Gilgamesh 3-5 page paper outline attached and sample

 

Part of creating an effective essay about a work of literature involves answering the “so what?” question!  Answering the “so what” question means asserting the significance of your argument. The conclusion is an excellent place to answer the “so what” question.

In your conclusion, consider the implications of your argument that might extend beyond the points you already discussed in your essay.  Answering the “so what” question about your thesis statement gives readers an understanding of why your argument is important in a larger context, either inside or outside the text. 

Ask yourself- why your argument matters to you or why it might matter to your reader.

For example, if your main argument (thesis) is that Enkidu and Gilgamesh are similar and different, why does that matter? Why does it matter that we compare and contrast these characters? What does a compare and contrast enlighten readers or shed light on the topic?

For instance:

Topic: compare and contrast Enkidu and Gilgamesh

Thesis: In Books 1-8 of Stephen Mitchell’s Gilgamesh, the two main characters, Enkidu and Gilgamesh, have similarities and differences.

So what? Analyzing the similarities and differences of Enkidu and Gilgamesh shed light on the value of friendship and the psychological concept of the alter-ego. 

Topic: Explicate Ninsun’s speech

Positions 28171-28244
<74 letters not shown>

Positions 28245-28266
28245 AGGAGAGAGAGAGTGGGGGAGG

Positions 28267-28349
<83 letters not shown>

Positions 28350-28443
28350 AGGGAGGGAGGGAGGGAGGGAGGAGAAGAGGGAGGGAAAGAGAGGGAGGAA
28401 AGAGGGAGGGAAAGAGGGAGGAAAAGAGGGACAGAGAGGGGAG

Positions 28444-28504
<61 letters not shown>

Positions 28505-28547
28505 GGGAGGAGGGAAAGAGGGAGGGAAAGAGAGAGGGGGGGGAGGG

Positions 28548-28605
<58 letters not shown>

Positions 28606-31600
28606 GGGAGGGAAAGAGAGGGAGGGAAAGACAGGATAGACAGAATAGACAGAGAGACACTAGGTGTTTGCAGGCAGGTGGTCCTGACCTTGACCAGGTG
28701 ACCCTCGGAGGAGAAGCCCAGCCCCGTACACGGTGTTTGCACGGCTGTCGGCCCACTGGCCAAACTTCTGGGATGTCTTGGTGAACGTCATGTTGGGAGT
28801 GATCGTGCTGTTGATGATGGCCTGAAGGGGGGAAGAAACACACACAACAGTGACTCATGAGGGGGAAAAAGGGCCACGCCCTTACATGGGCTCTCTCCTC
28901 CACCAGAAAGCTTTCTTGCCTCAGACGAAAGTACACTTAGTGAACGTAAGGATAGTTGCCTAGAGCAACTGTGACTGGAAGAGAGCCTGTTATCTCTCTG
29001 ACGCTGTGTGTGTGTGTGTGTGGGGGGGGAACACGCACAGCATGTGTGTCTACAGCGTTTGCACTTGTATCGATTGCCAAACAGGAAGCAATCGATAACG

Thesis: Ninsun’s prayer, in Stephen Mitchell’s translation of Gilgamesh, is an important part of the text.

So what? Analyzing Ninsun’s prayer allows readers to see how, in this text, prayers are answered. In addition, her act of praise and petition is not very different from the act of prayer practiced by many other religions. Critically examining Ninsun’s prayer to Shamash characterizes her, not as a goddess, but as a mother, helping readers to recognize two universal messages in this speech: the love of a mother for a child and the love between the god(s) and humans.

To answer the “so what” question in your conclusion-  ask yourself….

How does my argument affect how I approach this text or how might my argument help someone else appreciate this text?

The answer to the “so what” question is perhaps the most difficult point to make in your essay. It requires you to think critically and make a personal connection with the text. It forces writers to step out of the events in the story and look at the larger message of those events. It is deeply personal, and the answer to “so what” will be unique and different for each of you. 

This is a sample of the format it supposed to be in:

https://owl.purdue.edu/owl/research_and_citation/mla_style/mla_formatting_and_style_guide/mla_sample_paper.html